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INSIDER’S NOTES ON ELECTION LAWS: Seek a Critical Period to Attack

Mr. Bitong Bigote was born and raised in Barangay Bitok, Municipality of Budol, Philippines. As he grew up, he developed not only a big waist and a long bushy mustache, but also a longing to leave the place of his birth to work in the United States of America (USA).  Soon enough, his American dream turned into a reality and he was able to settle and work in the USA.  He eventually became a US citizen.

However, he was constantly bothered especially at night after returning from work.  He would imagine that he would return to the Philippines in the Municipality of Budol as Mayor.  He envisioned that his return would be a triumphant one where he would be seen parading in the streets with his loyal followers doggedly behind him shouting: “Mayor! Mayor!”

Thus, he returns to his hometown and registers as a voter therein.  Of course, he did not forget to follow the procedure laid down in Republic Act 9225 (The Citizenship Retention and Reacquisition Act of 2003) so that he could be eligible to run in the local elections.  Sadly, the Election Registration Board (ERB) of his very own municipality, denied his application for registration, prompting Mr. Bigote to file a petition for inclusion of his name in the list of voters with the Municipal Trial Court (MTC) of Budol.  The MTC granted said petition and reversed the decision of denial of registration of the ERB and ordered the inclusion of Mr. Bigote’s name in the list of voters.  This decision of the MTC was appealed to the Regional Trial Court (RTC) which reversed the decision of the MTC.  Mr. Bigote appealed the decision of the RTC to the Court of Appeals.

While the above-mentioned case was pending, the election period had already set in. Mr. Bitong Bigote, innocently and almost cluelessly, filed a Certificate of Candidacy (CoC) for Mayor in the Municipality of Budol.  Little does he expect that a neighbor of his, Pepong Malutong, a lanky, leggy and ravenous looking fellow, running for the same position, would be filing a disqualification (DQ) case against him.  Mr. Malutong claims that Mr. Bigote is not a registered voter of their place as the latter’s name is not included in the list of voters and the RTC denied Mr. Bigote’s Petition for Inclusion as a Voter.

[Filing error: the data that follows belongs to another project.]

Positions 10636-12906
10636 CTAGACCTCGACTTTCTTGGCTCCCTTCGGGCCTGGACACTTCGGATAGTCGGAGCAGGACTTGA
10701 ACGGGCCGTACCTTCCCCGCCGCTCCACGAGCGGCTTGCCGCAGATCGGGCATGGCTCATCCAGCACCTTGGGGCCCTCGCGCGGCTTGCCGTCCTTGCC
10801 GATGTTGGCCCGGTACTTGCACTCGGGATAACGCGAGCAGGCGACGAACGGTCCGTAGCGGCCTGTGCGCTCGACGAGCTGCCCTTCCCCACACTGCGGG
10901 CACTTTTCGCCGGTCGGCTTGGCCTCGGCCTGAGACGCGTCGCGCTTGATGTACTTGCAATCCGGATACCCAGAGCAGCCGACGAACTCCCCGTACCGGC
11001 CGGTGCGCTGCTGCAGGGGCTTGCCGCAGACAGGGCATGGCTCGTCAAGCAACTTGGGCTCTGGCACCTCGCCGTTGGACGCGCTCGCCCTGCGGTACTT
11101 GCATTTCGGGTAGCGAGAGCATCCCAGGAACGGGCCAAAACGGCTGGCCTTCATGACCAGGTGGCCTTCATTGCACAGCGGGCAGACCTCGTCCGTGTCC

In spite of all the ruckus about Mr. Bigote’s eligibility as a public official, he won the elections.

Can Mr. Bitong Bigote sit as Mayor of the Municipality of Budol?

Answer:  No.  Because his Petition for Inclusion in the List of Voters was not granted, he could not have validly registered as a regular voter.  The reason for the denial by the RTC of his name being included in the Voters’ List was because he was not able to meet the residency requirement.  But notice, that while the same petition for inclusion was pending, Mr. Bigote was not a registered voter, so when he filed his cOc, he was not a registered voter. It is during this critical period that his qualifications as a candidate could be attacked.  In a similar case, the Supreme Court held in Velasco vs. Comelec (December 24, 2008) that the candidate “is not only going around the law by his claim that he is a registered voter when he is not, as has been determined by a court in a final judgment.  Equally important is that he has made a material misrepresentation under oath in his COC regarding his qualification.  For these violations, he must pay the ultimate price – the nullification of his election victory.”  Moreover, the last resort for the aggrieved party in this case would only be in the RTC, its decision shall be final and executory after the period to appeal, (Section 138, Omnibus Election Code).

ATTY. ELENITA JULIA TABANGIN-CAPUYAN

***Comment/s contained in this article are made by me in my personal capacity as a lawyer and not as an employee of the COMELEC.

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